Thanks for all your hard work with tthe galleries.

  19. For a middle-aged or older woman, that beautiful knitted lace stripe woulld just accentuate a thickening middle. However, finally a COLOR from Interweave! I nearly dropped over!

  20. Once again, all the models look 10 lbs heavier in this. Doesn’t even look good on the professional model. When was the last time you stood with your elbows jutting out toward the back like that with your chest thrust forward?

  21. Cute sweater – but… for the very slender as it draws attention to an area most of us would rather hide. Also, the closure treatment makes it look like all of them have stuffed themselve into something too small and they have gappiosis in the front.

  22. Very pretty and sweet looking. Personally, I would lengthen the sleeves (I don’t like 3/4 sleeves), and I would lengthen the waist a bit more. It has the appearance of being a bit too short for the wearer.
    I love it though.

  23. If you wanted to knit a sweater straight out of the magazine, with no pattern adjustments except for sleeve and hem length, would this be the sweater for you and your body type?

    No. If I was making it for me, I would probably use the lacy looking part for the bottom of the sleeves and the hem. It looks kind of bunch at the waist. Besides, if I’m wearing a sweater for warmth, it shouldn’t have holes in it. That’s the deal with a lot of sweater patterns I’ve seen. Plus short arms and short waists on everything. It’s not your fault, but it gets old.

    I really love the buttonhole edging though, and the color of this sweater.

  24. YES I love the galleries. I get the newsletter, and have usually felt the sweaters too far above my skill level. But seeing the sweaters worn differently also lets me see the stitches more intricately. And has boosted my confidence. I’ll try one soon. Vicky

  25. I love the swater it looks good on everyone.
    Is it possible to show a pattern for a full busted person ?
    I Enjoy your patterns and I have learned alot

  26. What’s up with the back bottom edge? On Elizabeth it looks like the sweater is longer in the back than in the front. None of the other models show the sweater from this angle. Is this a design element or is this due to the way the sweater is finished or did Elizabeth just pull it down in the back for some reason? Overall, cute design, though, has interest without being too fussy. If I were to knit it I would probably add some shaping in the area right above the ribbing to give it a less “boxy” look.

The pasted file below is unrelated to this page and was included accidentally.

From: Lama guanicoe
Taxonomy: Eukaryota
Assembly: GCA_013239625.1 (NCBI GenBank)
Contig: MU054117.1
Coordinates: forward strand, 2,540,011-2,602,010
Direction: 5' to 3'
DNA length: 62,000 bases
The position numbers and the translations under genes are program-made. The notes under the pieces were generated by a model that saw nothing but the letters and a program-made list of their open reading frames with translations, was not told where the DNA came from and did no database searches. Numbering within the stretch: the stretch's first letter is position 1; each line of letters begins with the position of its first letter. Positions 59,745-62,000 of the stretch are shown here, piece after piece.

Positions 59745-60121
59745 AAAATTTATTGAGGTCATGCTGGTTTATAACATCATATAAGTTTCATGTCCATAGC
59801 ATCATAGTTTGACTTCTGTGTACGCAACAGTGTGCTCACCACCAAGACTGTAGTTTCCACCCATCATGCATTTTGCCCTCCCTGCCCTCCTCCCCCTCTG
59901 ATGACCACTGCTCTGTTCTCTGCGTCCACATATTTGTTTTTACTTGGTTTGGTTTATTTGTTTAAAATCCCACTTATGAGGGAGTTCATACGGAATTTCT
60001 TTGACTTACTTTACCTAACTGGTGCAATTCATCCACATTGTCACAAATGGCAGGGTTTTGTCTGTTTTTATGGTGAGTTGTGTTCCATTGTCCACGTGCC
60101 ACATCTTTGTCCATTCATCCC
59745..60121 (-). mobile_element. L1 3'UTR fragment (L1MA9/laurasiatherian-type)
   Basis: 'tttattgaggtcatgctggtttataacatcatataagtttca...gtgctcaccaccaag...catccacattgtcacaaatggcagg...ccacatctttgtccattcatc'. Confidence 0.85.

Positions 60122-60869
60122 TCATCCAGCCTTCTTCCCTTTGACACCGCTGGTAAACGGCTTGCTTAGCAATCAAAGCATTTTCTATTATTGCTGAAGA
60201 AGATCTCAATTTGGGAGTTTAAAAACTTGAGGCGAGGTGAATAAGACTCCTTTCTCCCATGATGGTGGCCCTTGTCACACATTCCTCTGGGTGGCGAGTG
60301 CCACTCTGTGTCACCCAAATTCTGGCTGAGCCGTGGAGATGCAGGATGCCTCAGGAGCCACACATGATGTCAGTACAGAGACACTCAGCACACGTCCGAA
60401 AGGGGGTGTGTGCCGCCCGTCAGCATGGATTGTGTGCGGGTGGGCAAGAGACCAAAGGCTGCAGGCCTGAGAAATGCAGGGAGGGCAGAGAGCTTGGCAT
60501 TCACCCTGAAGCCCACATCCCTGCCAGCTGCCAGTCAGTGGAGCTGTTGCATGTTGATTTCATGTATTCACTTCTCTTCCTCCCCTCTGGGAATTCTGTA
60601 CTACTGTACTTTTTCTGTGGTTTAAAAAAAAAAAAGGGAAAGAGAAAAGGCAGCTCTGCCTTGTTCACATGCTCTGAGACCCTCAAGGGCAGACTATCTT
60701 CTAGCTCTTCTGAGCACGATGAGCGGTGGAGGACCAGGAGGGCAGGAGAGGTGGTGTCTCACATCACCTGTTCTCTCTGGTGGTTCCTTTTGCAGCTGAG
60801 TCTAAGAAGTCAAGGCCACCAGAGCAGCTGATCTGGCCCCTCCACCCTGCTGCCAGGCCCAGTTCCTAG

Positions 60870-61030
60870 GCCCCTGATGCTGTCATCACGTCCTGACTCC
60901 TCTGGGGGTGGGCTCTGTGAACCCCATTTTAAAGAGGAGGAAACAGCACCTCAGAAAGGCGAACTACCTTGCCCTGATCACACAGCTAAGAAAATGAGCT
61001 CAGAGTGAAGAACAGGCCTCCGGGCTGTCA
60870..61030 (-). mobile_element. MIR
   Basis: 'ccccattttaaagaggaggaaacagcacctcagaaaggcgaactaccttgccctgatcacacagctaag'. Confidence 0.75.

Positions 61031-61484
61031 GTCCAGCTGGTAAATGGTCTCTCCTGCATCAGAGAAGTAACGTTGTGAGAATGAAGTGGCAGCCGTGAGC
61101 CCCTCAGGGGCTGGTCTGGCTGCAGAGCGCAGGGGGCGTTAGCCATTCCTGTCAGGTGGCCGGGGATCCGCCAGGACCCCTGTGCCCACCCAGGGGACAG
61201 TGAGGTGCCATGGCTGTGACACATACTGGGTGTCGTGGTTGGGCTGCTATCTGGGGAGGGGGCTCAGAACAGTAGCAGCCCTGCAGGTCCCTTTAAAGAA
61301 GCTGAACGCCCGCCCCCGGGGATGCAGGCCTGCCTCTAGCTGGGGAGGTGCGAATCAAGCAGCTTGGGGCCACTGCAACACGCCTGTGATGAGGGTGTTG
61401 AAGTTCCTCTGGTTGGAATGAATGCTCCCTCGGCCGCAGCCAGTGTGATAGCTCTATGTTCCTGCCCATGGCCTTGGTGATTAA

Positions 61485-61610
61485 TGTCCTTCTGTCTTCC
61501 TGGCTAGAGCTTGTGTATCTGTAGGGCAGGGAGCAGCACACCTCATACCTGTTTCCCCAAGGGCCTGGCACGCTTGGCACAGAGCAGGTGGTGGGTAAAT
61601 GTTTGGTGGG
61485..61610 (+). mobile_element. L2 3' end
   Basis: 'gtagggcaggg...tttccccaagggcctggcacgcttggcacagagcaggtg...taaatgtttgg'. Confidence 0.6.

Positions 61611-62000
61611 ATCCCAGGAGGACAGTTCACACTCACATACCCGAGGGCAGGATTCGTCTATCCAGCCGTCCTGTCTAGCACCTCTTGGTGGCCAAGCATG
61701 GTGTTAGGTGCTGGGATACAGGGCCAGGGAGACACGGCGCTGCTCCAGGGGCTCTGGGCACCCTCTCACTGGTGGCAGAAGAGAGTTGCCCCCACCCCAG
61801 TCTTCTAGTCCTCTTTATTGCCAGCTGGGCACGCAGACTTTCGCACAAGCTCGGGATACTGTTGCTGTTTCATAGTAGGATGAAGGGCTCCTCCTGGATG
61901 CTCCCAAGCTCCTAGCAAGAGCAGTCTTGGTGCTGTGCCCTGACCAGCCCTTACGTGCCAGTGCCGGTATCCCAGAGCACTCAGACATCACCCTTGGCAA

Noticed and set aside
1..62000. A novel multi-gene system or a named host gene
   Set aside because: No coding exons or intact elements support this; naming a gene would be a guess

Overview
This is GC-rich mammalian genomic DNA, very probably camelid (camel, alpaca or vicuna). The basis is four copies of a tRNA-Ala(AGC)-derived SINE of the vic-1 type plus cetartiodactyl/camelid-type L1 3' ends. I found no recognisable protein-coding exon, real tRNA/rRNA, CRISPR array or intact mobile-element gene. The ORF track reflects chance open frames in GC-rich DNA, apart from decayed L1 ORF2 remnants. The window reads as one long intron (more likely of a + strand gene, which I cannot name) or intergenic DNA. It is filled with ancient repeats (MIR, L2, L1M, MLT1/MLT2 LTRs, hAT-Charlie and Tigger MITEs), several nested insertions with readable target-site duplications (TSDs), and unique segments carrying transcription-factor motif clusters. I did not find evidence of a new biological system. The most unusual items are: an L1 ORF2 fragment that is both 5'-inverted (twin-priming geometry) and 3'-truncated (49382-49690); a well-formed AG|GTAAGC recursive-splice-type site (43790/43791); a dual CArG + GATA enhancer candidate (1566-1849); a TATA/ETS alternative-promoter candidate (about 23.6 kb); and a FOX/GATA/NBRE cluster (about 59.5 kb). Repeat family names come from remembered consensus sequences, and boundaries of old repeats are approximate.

27. This one really looks best on Annie with all the positive ease. The others… not so much. I would definitely not make or wear this (too much “feminine” detail – seems to be a common theme in your mag lately).

  28. This for Elenore M…I went back to the mag and checked on the sizes…As my daughter has a generous chest and broad back this sweater would work well for her. The sizing goes up to 54.5 inches. This is a fairly generous size for a cotton sweater. I would give it a go.

  29. So pretty! I’m glad to see this in the gallery because it looked a little precious in the mag. I agree with others who say it would need positive ease not to look bunchy.

  30. I like this best on Annie with the ease. It doesn’t look very comfortable on the others–too snug or too short (which makes me uncomfortable just to look at).. Although it is a pretty color I think it is a difficult color for some to wear and that could be part of what doesn’t seem right about this one. I would wear this with plenty of ease. I like the combination of the detail and the stockingette.